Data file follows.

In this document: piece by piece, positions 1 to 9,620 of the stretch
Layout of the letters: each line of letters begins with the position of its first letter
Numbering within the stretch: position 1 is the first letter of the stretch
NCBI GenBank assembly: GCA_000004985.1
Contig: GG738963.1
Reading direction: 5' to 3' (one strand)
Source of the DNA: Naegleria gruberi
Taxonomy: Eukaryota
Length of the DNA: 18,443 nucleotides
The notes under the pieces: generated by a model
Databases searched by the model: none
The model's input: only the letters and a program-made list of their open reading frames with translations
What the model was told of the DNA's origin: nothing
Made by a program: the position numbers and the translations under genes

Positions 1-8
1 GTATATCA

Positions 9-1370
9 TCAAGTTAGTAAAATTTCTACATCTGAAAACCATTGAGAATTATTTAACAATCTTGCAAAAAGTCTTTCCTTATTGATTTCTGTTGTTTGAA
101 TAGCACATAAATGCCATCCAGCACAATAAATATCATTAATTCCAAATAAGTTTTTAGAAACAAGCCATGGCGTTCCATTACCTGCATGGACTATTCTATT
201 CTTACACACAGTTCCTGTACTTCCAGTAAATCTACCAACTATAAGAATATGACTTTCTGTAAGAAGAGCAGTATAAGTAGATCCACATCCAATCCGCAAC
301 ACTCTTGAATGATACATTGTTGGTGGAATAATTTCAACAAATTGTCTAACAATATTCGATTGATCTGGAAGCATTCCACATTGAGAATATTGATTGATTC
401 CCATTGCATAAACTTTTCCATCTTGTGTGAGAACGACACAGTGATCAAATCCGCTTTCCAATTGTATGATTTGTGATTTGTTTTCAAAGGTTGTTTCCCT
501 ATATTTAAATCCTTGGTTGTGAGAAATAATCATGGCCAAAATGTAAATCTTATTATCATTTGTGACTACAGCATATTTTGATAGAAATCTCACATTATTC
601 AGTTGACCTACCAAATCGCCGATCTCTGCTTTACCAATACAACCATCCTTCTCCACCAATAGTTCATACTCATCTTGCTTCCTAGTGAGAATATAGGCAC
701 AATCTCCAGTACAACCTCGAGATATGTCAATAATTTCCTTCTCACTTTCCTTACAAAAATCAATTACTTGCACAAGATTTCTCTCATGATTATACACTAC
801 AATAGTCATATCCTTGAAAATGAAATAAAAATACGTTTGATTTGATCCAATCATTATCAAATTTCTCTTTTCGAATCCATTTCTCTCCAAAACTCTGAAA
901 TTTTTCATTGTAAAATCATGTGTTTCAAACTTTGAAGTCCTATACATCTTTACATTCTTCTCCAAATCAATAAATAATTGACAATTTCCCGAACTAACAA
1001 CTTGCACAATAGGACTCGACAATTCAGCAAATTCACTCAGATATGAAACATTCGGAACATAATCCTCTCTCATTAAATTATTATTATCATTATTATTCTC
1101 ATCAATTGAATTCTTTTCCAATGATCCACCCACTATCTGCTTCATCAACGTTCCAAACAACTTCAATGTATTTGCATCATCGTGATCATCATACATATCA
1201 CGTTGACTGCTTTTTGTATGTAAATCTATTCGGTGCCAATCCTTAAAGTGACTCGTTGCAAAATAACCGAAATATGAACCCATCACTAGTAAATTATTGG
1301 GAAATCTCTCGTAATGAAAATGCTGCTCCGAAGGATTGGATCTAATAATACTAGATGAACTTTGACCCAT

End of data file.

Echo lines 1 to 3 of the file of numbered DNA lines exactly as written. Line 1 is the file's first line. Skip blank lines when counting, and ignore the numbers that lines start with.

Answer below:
In this document: piece by piece, positions 1 to 9,620 of the stretch
Layout of the letters: each line of letters begins with the position of its first letter
Numbering within the stretch: position 1 is the first letter of the stretch